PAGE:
This little boy, whose life frightened me at first, turned out to be the ray of sunshine that my little girl and I needed in our time of crisis. We thank God for him, and I thank God for my little girl, too. Motherhood is not glamorous or easy, but it sure is magical, miraculous, and exactly what I needed.
This role placed me in a position where my children’s needs came above my own, which included eventually developing a constructive relationship with their father, my ex-husband. Eventually, he started a relationship with another woman, and I was not happy with his choice at first. But God reminded me of that day in my mom’s kitchen. He reminded me that He can make sunshine out of rain. So I made the choice to love.
Love is greatest power in this world; Jesus proved that when he died for us. So we must love each other too, and when we did, it was the best thing we ever did for our children. My ex-husband remarried this woman and has two step-children –and I love all of them dearly. We plan holidays and trips together and we take turns giving each other breaks with the kids.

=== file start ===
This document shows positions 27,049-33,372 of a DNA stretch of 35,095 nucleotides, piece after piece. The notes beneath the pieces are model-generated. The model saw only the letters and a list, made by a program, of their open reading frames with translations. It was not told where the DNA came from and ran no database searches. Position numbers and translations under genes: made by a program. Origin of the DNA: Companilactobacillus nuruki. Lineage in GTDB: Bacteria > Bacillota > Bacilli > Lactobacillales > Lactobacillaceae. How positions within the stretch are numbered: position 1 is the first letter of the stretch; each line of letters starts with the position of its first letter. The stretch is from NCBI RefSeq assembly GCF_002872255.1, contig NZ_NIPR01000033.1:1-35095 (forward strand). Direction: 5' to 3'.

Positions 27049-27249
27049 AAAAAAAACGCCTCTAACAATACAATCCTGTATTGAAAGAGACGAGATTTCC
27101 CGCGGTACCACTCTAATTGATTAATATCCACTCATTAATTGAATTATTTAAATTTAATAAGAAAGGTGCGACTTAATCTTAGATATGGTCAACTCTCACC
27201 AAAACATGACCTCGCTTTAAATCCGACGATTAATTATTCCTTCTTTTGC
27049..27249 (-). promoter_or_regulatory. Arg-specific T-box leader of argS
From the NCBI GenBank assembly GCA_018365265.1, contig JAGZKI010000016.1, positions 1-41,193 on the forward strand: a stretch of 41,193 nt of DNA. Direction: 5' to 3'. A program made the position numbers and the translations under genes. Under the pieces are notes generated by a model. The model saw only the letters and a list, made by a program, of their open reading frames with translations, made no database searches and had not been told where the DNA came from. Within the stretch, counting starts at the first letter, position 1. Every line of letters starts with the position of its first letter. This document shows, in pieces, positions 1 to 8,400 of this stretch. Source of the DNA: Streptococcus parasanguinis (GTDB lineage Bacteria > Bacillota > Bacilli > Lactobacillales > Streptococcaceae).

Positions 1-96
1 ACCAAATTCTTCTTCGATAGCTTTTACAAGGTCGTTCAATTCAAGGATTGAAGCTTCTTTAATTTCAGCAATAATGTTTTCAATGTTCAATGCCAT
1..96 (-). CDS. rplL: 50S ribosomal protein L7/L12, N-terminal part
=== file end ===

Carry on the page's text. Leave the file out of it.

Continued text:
When I discovered that my children would be growing up in a divorced home like I did, I vowed that they would not reap the sorrow I felt — that they would not be in a “broken” home, but instead in a changed home, a godly home. A loving home. Between my ex-husband, his wife, and me, we have created that. In our family, we have have harmony, acceptance, understanding, friendship, love, and most importantly, God. Without God, none of this would be possible. God helped me through this hardship in our lives and He worked things together for our good. He was with us every step of the way, even when I doubted Him, and reminded me of His love every day in the faces of my children. I embraced life six years ago. With life there is always hope in a better future. There IS a future.
To women who have found themselves in a similar situation, you will experience a lot of emotions and many thoughts will pass through your mind. Give yourself grace; after all, you are human — and so is your baby. Keep pressing forward toward life. I can’t tell you what things will look like, but things will eventually come together.
Testimony as told by Stephanie Kennedy to Feleica Langdon of Life Defenders